Question: case study tourism in lapland the santa claus industry lapland...
Case study: tourism in Lapland, the Santa Claus industry Lapland is the northern-most province of Finland and is the least populated region of the country. Traditionally, the region has attracted two major types of tourists. Lapland provides wilderness and solitude sought by those escaping from routine who wish to find solace in the forest. Many of this type of tourist come from within Finland. The other main type of tourist is interested in the indigenous culture of the Sami (Lapp) people. The economy of Lapland has become increasingly dependent on tourism, with in excess of 6,000 people in the industry in the early 1990s. The Finnish Tourist Board expected the number employed to rise to between 9,500 and 10,000 by the early part of the twenty-first century. The Board was particularly keen to encourage more foreign tourists. Despite the success of encouraging more domestic tourism in the 1980s, when the volume of overseas tourists also appeared to be rising, numbers of both types of tourist then fell in the 1990s. However, overseas tourists still made up about 20 per cent of all tourists in Lapland in the early 1990s. The main overseas generating countries were Germany, the Netherlands, Switzerland, Italy and France. Most tourists from these countries visited in summer. Many of them were in transit to the North Cape, the most northerly point of mainland Europe. Tourists from Britain and Japan came in winter to take part in winter sports, experience a ‘white winter’ or see reindeer. In the late 1970s and early 1980s, the Board declared that the natural and cultural attractions of Lapland were not sufficient to attract tourists in the desired numbers and decided that a new attraction had to be created. The idea of promoting Santa Claus as an attraction was viewed as appealing. The Santa Claus industry In 1985, the Governor of Lapland declared the entire state ‘Santa Claus Land’. However, there were also a number of rival claims for the home of Santa Claus at this time, in Alaska, Norway, Sweden and Greenland. In 1989, the Santa Claus Land Association was founded by 16 Finnish companies and this was connected to the Finnish Tourism Board. This association had as its sole role the marketing of the Santa Claus idea. The Association operated the Santa Claus Postal Service, coordinated Santa Claus visits overseas and promoted Santa Claus at various international gatherings. The Santa Claus Village The showpiece of Santa Claus Land is the Santa Claus Village. This is located exactly on the Arctic Circle a few kilometres north of the town of Rovaniemi, the capital of Lapland (see Photo 4.1). The site was chosen because prior to the establishment, tourists had stopped at the Arctic Circle sign to have their photograph taken. The village site is on the main north–south route through Lapland. The village was opened in 1985 and contains Santa’s workshop, where he may be visited at all times of the year, Santa’s Post Office, a reindeer enclosure, several restaurants and many gift and souvenir shops. The Santa Claus Village property is owned by a company based in Rovaniemi and individual businesses within the village are privately owned. Of particular significance within the village is the Santa Claus Postal Service. In the 1950s, letters written to Santa Claus by European schoolchildren were received in Helsinki. In 1976, the Santa Claus Postal Service was moved to Lapland when some 18,765 letters were received. The number of letters steadily grew. Visitors to the Santa Claus Village were encouraged to sign their names in Santa’s guest book and in 1990 over 550,000 letters were sent out at Christmas, each containing a free gift. By the early 1990s, letters were dispatched to 160 countries. Nearby, Rovaniemi has an international airport and can handle international jet aircraft. The most famous international flights were the regular flights by British Airways Concorde at Christmas between 1986 and 1992. Economic impacts In 1985, 225,000 visitors came to the village and the number of visitors increased rapidly from then until the late 1980s, reaching 277,000 in 1989. In the early 1990s, owing to the general global depression, visitor numbers fell. However, in the second part of the 1990s visitor numbers once again increased and reached over 300,000 in 1995. In 1996, there were 1.6 million international and domestic visitors to Lapland and 325,000 visited the village. In excess of 300,000 tourists visited the village each year in the period between 1995 and 2005, with 317,000 visitors in 2002 and 321,000 in 2004 (Finnish Tourist Board, 2007). In 2012 the number of international visitors to the village exceeded 500,000 (Santa Claus Village, 2014) and this accounted for one third of the total of 1.5 million overseas visitors to Lapland in 2012. The contribution of the village to revenue and employment can be seen in the following information. Visitors to Lapland increased by 22 per cent between 1986 and 1994 and foreign earnings were up by 29 per cent and this was attributed mainly to the Santa Claus Village. The village employed 290 people, which in 1990 was 7 per cent of total tourism employment in Lapland. Although this development is a totally artificial creation, it is an attempt to bring tourists to an area perceived as lacking many natural attractions. The village has been heralded as a great success in bringing tourists to a relatively remote and inhospitable location, and there has been little recorded environmental or social damage there.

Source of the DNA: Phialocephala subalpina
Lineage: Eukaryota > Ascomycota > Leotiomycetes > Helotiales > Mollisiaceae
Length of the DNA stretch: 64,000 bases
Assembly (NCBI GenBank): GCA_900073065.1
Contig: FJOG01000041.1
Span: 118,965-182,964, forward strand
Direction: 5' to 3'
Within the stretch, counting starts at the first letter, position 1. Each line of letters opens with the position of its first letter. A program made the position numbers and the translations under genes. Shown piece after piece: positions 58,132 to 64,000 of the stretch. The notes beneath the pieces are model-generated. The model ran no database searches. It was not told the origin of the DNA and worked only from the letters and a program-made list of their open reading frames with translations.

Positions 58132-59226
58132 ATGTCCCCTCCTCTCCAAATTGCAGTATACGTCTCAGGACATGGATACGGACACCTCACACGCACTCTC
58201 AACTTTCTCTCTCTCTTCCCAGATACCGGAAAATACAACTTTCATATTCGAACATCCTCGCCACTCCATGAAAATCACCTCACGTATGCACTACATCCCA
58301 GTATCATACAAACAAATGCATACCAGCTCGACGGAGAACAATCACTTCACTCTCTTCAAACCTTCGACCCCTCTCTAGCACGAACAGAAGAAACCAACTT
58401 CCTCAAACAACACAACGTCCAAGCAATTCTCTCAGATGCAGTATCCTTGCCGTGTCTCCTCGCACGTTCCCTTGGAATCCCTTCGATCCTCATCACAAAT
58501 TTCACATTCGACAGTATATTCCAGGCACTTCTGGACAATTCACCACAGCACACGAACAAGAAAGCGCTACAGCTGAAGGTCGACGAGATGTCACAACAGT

1. What are potential obstacles with the tourism industry in Lapland, the Santa Clause Village?
2. What are some possible proactive courses of action can Lapland, the Santa Clause Village consider in regards to tourism?
3. You are a consultant hired by the Finnish Tourist Board, what would you recommend to the improve Lapland, the Santa Clause Village?
4. Identify (4) direct or indirect tourism factors that impact the economy of Lapland, the Santa Clause Village.
Describe the negative impact Lapland, the Santa Clause Village faced during the implementation phase of the development.